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What Works: Saving the Environment through Song

Saving the Environment through Song: Thanks to 12-year-old Aitan Grossman of Congregation Beth Am in Los Altos Hills, California, kids from around the world are joined through song in the fight against global warming.

What began as an act of tikkun olam for his bar mitzvah project has blossomed into a global environmental project called KidEarth (www.kidearth.us), combining Aitan’s greatest passions: the environment and music. Last year Aitan wrote, composed, and recorded—along with kids from France, Vene­zuela, Ethiopia, Botswana, and the U.S.—the ballad “100 Generations” about “the integrity of nature we are taking for granted.” Students from Bot­swana, Taiwan, and Vene­zuela even created chorus accompaniments for the recording in their own languages with their own lyrics. Since the song’s April 2009 release, Guate­malan students have added their voices, too; you can add yours with a digital video camera and the music from the KidEarth website.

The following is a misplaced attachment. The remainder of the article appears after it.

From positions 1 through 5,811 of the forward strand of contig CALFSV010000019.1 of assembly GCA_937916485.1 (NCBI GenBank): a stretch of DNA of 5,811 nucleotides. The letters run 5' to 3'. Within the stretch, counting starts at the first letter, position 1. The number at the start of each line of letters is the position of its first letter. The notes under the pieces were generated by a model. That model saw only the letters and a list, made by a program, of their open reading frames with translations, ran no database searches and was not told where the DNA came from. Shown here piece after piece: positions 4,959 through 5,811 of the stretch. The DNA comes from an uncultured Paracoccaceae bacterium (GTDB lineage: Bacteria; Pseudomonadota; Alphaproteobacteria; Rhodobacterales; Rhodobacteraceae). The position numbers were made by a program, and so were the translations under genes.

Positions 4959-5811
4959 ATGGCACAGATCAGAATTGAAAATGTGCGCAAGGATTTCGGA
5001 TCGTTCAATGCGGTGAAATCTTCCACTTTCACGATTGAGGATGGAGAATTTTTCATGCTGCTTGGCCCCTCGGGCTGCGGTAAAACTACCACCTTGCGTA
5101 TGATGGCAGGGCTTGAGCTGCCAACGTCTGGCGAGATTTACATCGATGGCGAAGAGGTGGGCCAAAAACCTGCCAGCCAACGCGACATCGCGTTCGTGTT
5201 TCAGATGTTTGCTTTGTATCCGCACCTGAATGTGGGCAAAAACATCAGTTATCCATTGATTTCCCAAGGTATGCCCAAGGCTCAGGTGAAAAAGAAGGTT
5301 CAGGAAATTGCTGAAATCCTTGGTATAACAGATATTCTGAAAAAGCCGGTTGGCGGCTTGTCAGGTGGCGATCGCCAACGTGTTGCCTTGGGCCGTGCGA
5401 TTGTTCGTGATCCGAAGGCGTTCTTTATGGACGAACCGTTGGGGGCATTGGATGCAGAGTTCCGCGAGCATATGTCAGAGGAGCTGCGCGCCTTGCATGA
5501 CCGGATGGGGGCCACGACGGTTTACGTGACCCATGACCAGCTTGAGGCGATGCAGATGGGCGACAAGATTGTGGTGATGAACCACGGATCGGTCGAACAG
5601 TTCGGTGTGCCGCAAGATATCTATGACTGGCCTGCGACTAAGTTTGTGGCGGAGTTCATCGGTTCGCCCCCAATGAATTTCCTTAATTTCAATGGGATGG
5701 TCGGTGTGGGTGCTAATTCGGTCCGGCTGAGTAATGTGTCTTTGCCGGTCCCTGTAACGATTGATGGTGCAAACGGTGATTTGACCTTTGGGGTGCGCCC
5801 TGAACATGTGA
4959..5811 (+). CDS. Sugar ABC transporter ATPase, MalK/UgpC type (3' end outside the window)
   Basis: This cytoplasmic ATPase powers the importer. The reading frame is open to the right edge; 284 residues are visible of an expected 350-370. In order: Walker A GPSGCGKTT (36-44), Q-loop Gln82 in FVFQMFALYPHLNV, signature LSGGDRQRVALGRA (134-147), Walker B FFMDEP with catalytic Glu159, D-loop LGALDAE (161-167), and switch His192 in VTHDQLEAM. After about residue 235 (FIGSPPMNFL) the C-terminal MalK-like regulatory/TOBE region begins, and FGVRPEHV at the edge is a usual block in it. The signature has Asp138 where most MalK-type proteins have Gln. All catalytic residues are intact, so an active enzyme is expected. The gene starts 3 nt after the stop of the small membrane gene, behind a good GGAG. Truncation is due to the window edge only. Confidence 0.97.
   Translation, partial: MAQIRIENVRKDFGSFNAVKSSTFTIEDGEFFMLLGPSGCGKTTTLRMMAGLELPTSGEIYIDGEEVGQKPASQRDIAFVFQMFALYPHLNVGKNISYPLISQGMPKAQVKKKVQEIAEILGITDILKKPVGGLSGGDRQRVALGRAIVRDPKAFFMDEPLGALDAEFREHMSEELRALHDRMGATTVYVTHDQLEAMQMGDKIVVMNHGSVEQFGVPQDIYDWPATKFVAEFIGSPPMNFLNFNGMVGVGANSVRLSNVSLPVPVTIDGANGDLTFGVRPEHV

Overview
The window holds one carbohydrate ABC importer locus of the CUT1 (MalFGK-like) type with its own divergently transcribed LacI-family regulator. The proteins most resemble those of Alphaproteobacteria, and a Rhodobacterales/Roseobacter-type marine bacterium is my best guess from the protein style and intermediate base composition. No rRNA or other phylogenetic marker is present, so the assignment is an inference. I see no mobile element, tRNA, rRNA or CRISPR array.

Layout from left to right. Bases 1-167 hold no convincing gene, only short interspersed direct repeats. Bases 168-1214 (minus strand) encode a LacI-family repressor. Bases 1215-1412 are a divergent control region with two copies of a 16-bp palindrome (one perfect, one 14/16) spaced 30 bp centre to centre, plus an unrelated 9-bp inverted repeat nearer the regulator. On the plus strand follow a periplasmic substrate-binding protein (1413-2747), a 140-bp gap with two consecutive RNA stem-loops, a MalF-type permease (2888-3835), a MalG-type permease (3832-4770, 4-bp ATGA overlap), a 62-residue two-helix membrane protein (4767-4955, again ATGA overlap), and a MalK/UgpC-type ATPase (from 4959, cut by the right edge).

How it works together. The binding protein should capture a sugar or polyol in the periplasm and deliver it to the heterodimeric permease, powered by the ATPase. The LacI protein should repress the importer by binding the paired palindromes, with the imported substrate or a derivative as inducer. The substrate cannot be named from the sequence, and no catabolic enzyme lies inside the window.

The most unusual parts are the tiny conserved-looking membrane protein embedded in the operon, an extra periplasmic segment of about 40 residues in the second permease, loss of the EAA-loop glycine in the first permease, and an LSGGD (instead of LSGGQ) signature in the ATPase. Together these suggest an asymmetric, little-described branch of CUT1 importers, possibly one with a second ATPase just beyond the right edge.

“100 Generations” is also available for purchase on iTunes and Amazon.com. Aitan plans to donate the profits to his favorite environmental organizations.

“Kids really care about the environment,” Aitan says, “and they usually don’t have as much power as grown-ups, so I’m helping kids to help the earth….We can save the earth if people of all ages around the world work together.”

Talking Books for Children: In Poughkeepsie, New York, Vassar Temple members of all ages, from youth to senior citizens, have recorded twelve beloved children’s books on CD/tape (and furnished a portable CD/tape player, too) for young inpatients at Vassar Brothers Medical Center. The “talking books,” many in Spanish (to meet the needs of the local Mexican population) as well as English, are especially appreciated by children receiving chemotherapy, who need to pass long hours in the hospital and whose eyes sometimes hurt as a result of treatment.




 


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